Taraji P. Henson, Fantasia Barrino and Danielle Brooks on ‘The Color Purple’ 

The actresses opened up about how they made their iconic characters in the beloved book, musical and film their very own in its latest on-screen iteration. 

(From left) Taraji P. Henson, Fantasia Barrino and Danielle Brooks attend a Black Excellence Brunch and Warner Bros. celebration for "The Color Purple" on Dec. 3 in Hollywood. (Photo: Unique Nicole/Getty Images)

It’s almost time for “The Color Purple” to open in theaters nationwide, and when it does, the world will see what the fuss is all about. 

This new iteration of the beloved book, musical and film doesn’t have just one star, but several leading ladies, women who poured everything into the roles they portrayed. 

Taraji P. Henson is quite convincing as Shug Avery, showcasing some singing skills and a few moves we’ve never seen from her before. Fantasia Barrino captures the core of Celie so exquisitely through her raw portrayal of a deeply wounded woman on the path to self-discovery. Danielle Brooks is a triumph as Sofia, a character that has been ingrained in our culture for so long, yet somehow feels brand new and tailor-made for the actress. 

“The Color Purple” stars (from left) Taraji P. Henson, Fantasia Barrino and Danielle Brooks attend a Black Excellence Brunch and Warner Bros. celebration for the film on Dec. 3 in Hollywood. (Photo: Unique Nicole/Getty Images)

When asked what went into crafting their own, unique versions of these well-known roles, Henson credits each one’s personal struggles and experiences for informing their approach. 

“Our backgrounds, our issues that we had to work out in our lives,” she explains. “The things that we’ve gone through in our lives that brought us here as women, as artists, and is uniquely different from anybody else, from anybody else who’s ever portrayed any of these characters because they’ve had their own cross to bear and their own issues.”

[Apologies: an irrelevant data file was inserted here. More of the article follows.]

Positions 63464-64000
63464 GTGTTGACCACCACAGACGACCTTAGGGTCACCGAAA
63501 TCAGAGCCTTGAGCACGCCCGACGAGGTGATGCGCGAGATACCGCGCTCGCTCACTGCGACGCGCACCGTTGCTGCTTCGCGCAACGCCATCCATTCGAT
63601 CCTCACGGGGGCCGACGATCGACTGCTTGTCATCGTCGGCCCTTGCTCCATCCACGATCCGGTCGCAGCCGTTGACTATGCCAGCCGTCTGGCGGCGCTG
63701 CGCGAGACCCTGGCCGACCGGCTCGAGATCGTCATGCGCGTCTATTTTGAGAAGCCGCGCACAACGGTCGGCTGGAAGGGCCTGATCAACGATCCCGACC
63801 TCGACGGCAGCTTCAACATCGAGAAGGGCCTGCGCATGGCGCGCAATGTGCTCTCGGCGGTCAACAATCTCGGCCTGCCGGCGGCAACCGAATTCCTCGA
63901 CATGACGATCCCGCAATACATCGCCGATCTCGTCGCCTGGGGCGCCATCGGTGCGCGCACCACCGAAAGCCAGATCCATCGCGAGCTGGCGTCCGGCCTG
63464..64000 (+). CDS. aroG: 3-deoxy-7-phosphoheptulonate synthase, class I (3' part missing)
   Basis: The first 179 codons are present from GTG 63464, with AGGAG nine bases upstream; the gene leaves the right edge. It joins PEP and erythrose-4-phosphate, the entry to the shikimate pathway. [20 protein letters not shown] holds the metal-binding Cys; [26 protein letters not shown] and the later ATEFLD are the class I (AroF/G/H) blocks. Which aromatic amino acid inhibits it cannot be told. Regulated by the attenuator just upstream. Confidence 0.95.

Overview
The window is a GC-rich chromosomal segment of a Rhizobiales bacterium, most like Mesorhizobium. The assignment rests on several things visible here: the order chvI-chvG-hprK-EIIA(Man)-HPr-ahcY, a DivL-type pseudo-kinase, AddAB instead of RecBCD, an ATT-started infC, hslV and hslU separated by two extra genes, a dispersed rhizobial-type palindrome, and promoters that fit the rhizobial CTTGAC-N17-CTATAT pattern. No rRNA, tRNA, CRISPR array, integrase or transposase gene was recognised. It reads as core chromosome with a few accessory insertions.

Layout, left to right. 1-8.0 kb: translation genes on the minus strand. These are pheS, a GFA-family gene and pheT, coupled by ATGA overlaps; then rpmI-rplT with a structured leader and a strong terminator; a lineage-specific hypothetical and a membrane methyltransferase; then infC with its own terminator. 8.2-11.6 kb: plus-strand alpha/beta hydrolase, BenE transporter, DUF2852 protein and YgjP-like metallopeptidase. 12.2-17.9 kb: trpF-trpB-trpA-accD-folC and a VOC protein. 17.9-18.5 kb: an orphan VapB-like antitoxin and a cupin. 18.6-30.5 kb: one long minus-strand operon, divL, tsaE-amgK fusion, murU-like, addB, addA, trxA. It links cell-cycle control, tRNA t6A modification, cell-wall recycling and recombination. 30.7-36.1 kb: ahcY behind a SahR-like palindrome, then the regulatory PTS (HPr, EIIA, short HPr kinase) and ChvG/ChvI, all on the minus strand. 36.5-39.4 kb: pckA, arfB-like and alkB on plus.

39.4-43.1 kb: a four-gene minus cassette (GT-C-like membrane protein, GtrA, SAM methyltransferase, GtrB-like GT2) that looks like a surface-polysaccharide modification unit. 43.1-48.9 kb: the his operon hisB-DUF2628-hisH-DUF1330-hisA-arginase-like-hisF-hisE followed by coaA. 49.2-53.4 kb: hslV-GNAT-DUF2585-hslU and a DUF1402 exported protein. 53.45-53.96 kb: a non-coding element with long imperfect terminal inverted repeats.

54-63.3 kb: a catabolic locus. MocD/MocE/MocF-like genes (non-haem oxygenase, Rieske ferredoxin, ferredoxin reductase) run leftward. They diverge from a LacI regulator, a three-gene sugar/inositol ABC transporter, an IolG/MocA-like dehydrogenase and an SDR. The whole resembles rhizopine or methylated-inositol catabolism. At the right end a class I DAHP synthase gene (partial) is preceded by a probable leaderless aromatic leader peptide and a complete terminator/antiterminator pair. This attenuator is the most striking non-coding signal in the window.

“They brought their little pain that bleeds through their characters that looks different than all of ours, you know,” Henson added. “So I think that’s what it was, you know — just bringing our essence to these characters.”

All of the ladies took time to credit the film’s director, Blitz Bazaluwe, for leading the charge on this creative endeavor.

“God giving Blitz the vision because he handpicked us all,” says Barrino. “I always tell him if I could be a fly on the wall, or get in your mind, a penny for your thoughts, because he handpicked us perfectly.”


She already garnered praise for portraying Celie on Broadway, but now that Barrino’s taken that performance to the silver screen, she’s hoping a new generation of women will be inspired by the story. 

“I think they’ll stop overlooking things that they’ve been overlooking or feeling, or stop feeling like That’s not good enough. Not pretty enough. I think they’re going to stop that. That’s my hope,” Barrino says. 

“They’ll look in the mirror, and they’ll say, like, ‘I don’t have to worry about what the Instagram is telling me and what I’m seeing in Hollywood all the time,'” she offers. “‘I don’t have to be lighter. My hair doesn’t have to be… I can be like whoever I want to be, however I want to be. And it looks good. I can also fall, get back up.’”

For Brooks, who has already nabbed a Golden Globe Award nomination for best supporting actress, dazzling critics in her second acclaimed turn as Sofia, the film’s message to women is clear, she declares: “Be the hero of your own story.”

“The Color Purple” hits theaters Christmas Day.

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